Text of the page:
"I just think it's shocking how many of these young people wind up in prison and they get turned into hardcore criminals because they had a possession of a very small amount of a controlled substance," Robertson said on his show March 1. "The whole thing is crazy. We've said, 'Well, we're conservatives, we're tough on crime.' That's baloney."
His support for legalizing pot appeared in a New York Times article published Thursday. His spokesman confirmed to the Associated Press that Robertson supports legalization with regulation.
"I really believe we should treat marijuana the way we treat beverage alcohol," Robertson was quoted by the newspaper as saying. "If people can go into a liquor store and buy a bottle of alcohol and drink it at home legally, then why do we say that the use of this other substance is somehow criminal?"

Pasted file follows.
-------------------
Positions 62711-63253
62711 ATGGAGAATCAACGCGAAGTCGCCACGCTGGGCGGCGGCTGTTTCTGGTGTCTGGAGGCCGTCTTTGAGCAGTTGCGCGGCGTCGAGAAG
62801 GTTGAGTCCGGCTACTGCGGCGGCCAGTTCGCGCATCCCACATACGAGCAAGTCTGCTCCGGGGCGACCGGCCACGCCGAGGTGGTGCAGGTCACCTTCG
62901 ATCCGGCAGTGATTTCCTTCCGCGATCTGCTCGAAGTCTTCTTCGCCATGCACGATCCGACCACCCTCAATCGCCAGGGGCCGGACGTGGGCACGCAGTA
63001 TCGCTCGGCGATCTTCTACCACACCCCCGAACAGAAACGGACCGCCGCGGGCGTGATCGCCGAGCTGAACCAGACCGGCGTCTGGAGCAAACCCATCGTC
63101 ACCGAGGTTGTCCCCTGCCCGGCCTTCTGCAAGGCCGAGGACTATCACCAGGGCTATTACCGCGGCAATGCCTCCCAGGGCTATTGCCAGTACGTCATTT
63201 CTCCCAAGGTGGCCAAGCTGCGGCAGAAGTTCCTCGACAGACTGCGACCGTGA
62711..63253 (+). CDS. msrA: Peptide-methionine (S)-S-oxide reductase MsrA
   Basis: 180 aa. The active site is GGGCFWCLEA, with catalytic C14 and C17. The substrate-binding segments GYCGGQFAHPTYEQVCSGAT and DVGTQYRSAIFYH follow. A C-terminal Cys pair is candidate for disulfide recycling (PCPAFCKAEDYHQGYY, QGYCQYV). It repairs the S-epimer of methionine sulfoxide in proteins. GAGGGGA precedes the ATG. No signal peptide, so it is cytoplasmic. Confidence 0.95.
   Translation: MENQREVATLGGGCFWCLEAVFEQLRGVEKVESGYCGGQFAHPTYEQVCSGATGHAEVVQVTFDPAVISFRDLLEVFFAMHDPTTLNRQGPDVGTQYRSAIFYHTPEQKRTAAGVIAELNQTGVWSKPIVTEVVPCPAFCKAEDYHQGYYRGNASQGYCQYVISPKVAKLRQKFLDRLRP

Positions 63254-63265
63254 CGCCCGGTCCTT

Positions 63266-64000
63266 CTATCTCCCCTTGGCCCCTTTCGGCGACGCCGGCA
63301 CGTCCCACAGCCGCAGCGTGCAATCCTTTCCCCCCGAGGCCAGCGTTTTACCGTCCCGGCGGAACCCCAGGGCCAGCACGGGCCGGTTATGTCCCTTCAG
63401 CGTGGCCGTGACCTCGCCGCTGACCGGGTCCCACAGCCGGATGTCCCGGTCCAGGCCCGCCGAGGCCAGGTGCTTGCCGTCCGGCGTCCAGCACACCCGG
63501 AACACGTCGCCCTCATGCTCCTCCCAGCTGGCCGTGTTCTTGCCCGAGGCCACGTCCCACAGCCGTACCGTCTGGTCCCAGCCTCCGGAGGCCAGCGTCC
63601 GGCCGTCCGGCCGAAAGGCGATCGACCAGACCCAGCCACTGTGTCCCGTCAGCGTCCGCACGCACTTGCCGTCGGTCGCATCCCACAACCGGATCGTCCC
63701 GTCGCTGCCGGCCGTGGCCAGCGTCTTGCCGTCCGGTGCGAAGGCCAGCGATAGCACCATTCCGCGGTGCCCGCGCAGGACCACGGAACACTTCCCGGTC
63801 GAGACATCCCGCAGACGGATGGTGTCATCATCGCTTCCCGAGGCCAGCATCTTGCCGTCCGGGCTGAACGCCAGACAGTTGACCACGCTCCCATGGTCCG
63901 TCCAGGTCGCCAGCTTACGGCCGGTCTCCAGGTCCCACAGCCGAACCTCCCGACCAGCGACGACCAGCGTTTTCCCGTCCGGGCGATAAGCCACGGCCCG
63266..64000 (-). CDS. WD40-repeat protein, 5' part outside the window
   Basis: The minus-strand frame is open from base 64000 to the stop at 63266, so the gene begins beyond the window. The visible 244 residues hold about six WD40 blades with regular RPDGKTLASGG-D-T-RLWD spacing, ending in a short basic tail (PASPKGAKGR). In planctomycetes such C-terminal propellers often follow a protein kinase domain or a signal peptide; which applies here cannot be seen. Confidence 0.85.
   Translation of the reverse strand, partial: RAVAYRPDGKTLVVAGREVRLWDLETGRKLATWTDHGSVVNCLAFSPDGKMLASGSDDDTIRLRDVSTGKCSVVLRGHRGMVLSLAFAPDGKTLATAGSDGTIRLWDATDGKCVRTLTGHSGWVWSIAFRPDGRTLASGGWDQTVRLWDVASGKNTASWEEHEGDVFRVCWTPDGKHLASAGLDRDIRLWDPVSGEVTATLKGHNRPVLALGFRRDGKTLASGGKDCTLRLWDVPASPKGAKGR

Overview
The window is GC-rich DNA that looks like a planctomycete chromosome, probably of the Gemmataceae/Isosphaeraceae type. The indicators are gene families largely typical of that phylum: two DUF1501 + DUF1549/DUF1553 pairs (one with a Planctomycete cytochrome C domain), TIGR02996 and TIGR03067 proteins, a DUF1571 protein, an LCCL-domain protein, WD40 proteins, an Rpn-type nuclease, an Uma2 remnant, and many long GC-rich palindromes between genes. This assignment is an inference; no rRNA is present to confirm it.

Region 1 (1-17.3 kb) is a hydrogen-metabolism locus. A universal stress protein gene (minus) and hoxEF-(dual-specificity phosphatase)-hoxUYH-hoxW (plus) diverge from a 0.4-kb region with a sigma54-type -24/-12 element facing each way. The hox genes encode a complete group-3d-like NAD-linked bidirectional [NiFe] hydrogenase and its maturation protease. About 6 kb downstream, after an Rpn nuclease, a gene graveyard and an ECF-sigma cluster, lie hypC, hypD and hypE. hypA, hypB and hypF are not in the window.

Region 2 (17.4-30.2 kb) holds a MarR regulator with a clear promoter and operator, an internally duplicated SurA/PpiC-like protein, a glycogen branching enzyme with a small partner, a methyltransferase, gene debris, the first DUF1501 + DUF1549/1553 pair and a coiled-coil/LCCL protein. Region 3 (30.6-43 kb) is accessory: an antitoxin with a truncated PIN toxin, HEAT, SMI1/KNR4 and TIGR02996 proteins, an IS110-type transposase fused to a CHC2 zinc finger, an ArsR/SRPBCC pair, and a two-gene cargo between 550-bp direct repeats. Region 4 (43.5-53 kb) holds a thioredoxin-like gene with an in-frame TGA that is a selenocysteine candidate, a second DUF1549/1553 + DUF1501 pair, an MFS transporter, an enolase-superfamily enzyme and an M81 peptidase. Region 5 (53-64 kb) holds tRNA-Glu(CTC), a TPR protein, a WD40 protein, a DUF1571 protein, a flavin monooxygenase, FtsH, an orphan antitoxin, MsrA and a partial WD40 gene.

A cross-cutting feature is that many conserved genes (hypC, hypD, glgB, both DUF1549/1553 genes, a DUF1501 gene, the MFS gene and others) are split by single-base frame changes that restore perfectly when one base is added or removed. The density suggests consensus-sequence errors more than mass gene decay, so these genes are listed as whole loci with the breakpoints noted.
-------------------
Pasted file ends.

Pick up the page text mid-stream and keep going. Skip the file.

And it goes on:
Robertson said he "absolutely" supports ballot measures in Colorado and Washington state that would allow people older than 21 to possess a small amount of marijuana and allow for commercial pot sales. Both measures, if passed by voters, would place the states at odds with federal law, which bans marijuana use of all kinds.
While he supports the measures, Robertson said he would not campaign for them and was "not encouraging people to use narcotics in any way, shape or form."
"I'm not a crusader," he said. "I've never used marijuana and I don't intend to, but it's just one of those things that I think: This war on drugs just hasn't succeeded."